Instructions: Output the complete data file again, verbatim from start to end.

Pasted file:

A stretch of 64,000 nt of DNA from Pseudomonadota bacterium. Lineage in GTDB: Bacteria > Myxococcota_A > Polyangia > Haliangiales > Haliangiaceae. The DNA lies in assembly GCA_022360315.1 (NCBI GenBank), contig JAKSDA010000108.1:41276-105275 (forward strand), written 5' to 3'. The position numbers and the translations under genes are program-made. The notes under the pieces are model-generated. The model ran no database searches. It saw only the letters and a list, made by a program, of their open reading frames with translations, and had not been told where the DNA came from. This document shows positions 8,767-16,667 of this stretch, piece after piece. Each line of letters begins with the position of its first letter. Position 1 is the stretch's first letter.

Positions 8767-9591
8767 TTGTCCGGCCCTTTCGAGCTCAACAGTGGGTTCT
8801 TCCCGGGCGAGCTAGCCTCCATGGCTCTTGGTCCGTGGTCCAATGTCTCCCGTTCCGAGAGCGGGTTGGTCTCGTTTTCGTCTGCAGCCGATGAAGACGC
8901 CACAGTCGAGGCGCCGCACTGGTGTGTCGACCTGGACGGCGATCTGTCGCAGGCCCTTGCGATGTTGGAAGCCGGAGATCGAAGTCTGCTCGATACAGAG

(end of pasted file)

A stretch of 64,000 nt of DNA from Pseudomonadota bacterium. Lineage in GTDB: Bacteria > Myxococcota_A > Polyangia > Haliangiales > Haliangiaceae. The DNA lies in assembly GCA_022360315.1 (NCBI GenBank), contig JAKSDA010000108.1:41276-105275 (forward strand), written 5' to 3'. The position numbers and the translations under genes are program-made. The notes under the pieces are model-generated. The model ran no database searches. It saw only the letters and a list, made by a program, of their open reading frames with translations, and had not been told where the DNA came from. This document shows positions 8,767-16,667 of this stretch, piece after piece. Each line of letters begins with the position of its first letter. Position 1 is the stretch's first letter.

Positions 8767-9591
8767 TTGTCCGGCCCTTTCGAGCTCAACAGTGGGTTCT
8801 TCCCGGGCGAGCTAGCCTCCATGGCTCTTGGTCCGTGGTCCAATGTCTCCCGTTCCGAGAGCGGGTTGGTCTCGTTTTCGTCTGCAGCCGATGAAGACGC
8901 CACAGTCGAGGCGCCGCACTGGTGTGTCGACCTGGACGGCGATCTGTCGCAGGCCCTTGCGATGTTGGAAGCCGGAGATCGAAGTCTGCTCGATACAGAG